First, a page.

I have thought a lot about why Gabe ran toward me when he could have run away. Service was part of his life, but it was also his job. The senators who voted against background checks for online and gun-show sales, and those who voted against checks to screen out would-be gun buyers with mental illness, failed to do their job.
They looked at these most benign and practical of solutions, offered by moderates from each party, and then they looked over their shoulder at the powerful, shadowy gun lobby — and brought shame on themselves and our government itself by choosing to do nothing.
They will try to hide their decision behind grand talk, behind willfully false accounts of what the bill might have done — trust me, I know how politicians talk when they want to distract you — but their decision was based on a misplaced sense of self-interest. I say misplaced, because to preserve their dignity and their legacy, they should have heeded the voices of their constituents. They should have honored the legacy of the thousands of victims of gun violence and their families, who have begged for action, not because it would bring their loved ones back, but so that others might be spared their agony.
This defeat is only the latest chapter of what I’ve always known would be a long, hard haul. Our democracy’s history is littered with names we neither remember nor celebrate — people who stood in the way of progress while protecting the powerful. On Wednesday, a number of senators voted to join that list.
Mark my words: if we cannot make our communities safer with the Congress we have now, we will use every means available to make sure we have a different Congress, one that puts communities’ interests ahead of the gun lobby’s. To do nothing while others are in danger is not the American way.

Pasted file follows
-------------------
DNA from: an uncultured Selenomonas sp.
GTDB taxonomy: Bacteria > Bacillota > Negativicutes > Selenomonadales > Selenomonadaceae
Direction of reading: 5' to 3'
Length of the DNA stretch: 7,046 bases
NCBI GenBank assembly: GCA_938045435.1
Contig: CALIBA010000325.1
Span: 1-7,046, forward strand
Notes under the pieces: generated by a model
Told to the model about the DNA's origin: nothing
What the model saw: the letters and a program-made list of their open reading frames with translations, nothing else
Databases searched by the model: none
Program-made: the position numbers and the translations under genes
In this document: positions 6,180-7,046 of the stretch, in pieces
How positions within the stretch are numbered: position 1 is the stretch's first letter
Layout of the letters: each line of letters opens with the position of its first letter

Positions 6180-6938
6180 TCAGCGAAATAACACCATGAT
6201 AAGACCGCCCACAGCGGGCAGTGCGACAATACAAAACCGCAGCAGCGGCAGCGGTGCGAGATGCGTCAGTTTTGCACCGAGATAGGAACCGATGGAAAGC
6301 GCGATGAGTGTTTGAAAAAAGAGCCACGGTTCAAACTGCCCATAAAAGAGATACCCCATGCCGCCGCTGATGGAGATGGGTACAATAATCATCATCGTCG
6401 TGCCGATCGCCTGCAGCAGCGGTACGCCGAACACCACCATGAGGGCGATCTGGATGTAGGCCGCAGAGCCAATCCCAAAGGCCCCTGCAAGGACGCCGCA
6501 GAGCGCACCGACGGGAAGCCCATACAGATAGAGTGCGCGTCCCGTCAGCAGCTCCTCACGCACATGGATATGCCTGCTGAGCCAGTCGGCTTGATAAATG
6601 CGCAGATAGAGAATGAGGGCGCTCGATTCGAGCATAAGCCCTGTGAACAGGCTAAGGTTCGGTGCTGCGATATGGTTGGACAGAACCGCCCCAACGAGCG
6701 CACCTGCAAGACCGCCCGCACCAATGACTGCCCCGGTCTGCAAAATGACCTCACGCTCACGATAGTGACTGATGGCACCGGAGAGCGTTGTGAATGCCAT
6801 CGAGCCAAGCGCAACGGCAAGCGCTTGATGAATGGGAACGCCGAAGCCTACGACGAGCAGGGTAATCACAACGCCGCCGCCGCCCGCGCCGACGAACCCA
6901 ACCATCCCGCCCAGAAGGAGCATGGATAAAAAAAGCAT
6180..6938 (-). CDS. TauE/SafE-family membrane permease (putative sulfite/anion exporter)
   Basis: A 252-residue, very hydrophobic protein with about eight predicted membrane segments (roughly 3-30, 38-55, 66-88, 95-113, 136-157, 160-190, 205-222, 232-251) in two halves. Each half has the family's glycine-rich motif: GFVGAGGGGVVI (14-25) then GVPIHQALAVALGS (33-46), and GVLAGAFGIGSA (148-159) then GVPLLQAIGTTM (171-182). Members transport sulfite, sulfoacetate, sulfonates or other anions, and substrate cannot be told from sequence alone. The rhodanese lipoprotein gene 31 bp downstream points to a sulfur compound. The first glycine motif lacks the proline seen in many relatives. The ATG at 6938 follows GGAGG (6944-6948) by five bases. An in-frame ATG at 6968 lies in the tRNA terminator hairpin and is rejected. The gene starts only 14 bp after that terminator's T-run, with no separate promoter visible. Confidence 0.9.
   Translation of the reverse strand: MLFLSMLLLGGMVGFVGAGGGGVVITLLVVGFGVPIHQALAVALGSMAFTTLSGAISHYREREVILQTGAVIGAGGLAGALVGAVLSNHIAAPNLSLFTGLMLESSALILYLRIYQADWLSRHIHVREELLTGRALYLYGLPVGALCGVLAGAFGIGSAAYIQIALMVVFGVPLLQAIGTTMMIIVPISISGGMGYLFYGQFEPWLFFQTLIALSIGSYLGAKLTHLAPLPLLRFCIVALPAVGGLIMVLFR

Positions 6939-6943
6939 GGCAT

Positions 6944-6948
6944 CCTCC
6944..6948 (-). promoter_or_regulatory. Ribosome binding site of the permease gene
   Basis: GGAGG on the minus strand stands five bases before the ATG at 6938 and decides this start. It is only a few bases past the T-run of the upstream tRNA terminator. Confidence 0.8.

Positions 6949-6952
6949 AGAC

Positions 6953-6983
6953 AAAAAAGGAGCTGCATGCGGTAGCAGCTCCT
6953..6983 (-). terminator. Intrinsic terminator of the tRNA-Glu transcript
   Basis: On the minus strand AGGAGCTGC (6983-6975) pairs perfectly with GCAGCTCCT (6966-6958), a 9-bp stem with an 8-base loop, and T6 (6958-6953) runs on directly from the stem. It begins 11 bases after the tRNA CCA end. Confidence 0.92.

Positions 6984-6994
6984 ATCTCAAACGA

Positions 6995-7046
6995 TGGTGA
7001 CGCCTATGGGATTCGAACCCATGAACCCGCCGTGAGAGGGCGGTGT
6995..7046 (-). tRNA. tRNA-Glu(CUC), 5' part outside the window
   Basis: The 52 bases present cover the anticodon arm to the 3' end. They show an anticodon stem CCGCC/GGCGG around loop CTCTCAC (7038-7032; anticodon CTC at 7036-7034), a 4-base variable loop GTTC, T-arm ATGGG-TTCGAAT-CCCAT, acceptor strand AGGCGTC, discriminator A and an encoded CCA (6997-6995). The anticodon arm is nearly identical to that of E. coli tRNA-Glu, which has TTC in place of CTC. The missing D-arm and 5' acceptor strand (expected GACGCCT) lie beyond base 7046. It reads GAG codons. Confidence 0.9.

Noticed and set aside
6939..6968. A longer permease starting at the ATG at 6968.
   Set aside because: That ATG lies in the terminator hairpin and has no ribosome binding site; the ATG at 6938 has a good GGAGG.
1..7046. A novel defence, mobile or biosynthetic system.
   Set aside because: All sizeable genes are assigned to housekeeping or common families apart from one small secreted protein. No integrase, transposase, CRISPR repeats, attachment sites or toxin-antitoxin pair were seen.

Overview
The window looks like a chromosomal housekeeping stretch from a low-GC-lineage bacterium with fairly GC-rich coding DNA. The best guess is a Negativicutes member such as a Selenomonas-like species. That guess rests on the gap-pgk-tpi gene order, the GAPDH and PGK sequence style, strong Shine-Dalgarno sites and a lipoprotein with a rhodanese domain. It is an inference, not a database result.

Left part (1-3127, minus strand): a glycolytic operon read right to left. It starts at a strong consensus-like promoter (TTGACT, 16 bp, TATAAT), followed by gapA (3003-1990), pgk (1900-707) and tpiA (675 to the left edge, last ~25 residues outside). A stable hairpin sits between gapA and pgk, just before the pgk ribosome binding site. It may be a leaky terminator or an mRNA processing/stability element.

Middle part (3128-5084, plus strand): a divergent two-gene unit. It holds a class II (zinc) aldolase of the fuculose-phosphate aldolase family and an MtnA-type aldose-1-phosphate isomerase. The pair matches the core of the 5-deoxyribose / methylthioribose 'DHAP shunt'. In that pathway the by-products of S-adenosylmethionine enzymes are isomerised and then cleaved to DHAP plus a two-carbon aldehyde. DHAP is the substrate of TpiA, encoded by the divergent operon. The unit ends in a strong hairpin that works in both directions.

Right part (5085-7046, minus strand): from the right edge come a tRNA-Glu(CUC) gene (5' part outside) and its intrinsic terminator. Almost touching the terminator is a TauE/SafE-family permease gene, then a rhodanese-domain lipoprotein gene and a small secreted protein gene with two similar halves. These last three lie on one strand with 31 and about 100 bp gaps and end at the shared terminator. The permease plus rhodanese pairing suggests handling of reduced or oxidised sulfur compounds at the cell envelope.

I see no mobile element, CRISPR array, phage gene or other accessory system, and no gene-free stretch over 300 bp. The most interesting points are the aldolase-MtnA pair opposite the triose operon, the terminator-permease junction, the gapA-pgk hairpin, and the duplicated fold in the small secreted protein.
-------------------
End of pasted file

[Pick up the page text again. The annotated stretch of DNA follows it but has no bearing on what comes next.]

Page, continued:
Gabrielle Giffords, a Democratic representative from Arizona from 2007 to 2012, is a founder of Americans for Responsible Solutions, which focuses on gun violence.
A version of this op-ed appeared in print on April 18, 2013, on page A27 of the New York edition with the headline: A Senate in the Gun Lobby’s Grip.
The project began after Banning was given an assignment to document Dutch development aid and the decentralization of administration in Mozambique. Not exactly the most colorful assignment for someone who describes himself as a “people photographer.”
Although Mozambique wouldn’t factor into Banning’s ambitious project (two printings of Bureaucratics, published by Nazraeli press have already sold out), it planted the seed that would eventually take Banning to five continents and eight countries documenting those who work in the executive branch of government.
There aren’t many ways to get intimate access to the behind-the-scenes of government as a photog. Your best option is probably to try and snag a spot as the official White House photographer, but those jobs are hard to come by. A senator from Vermont, however, has found another way: get a day job as a Senator and moonlight as an amateur photographer.
According to an article in USA Today, that’s exactly what Senator Patrick Leahy has been doing for a long time now. And once you get past the irony that he is from the same state that recently proposed a bill to ban public photography, you start to appreciate the level of access the Senator enjoys, and the quality of his work.
Senator Leahy is the most senior member of Congress. Including this year’s inauguration, he has attended 10 in total, and he has the pictures to prove it. From the presidency of Jimmy Carter on up, the Vermont Democrat can be easily distinguished from his congressional peers by the SLR hanging from his neck.
Leahy’s status as the go-to amateur photographer is well-known in congressional circles. He’s photographed everything from George H.W. Bush wearing a Donald Duck cap while holding a cocktail (the former President asked him to) to VP Joe Biden and his wife in Paris (they were there for a NATO conference), but his photography is often about more than fun.
He’s been known to put his skills to use for political reasons — showing other members of the Senate pictures of the devastation in Vermont caused by Hurricane Irene, and lobbying for foreign aid for landmine victims by showing gruesome pictures of the victims themselves. There’s no indication that he’s going to get out of politics any time soon, but if he does he may have a promising photography career ahead of him as a retiree.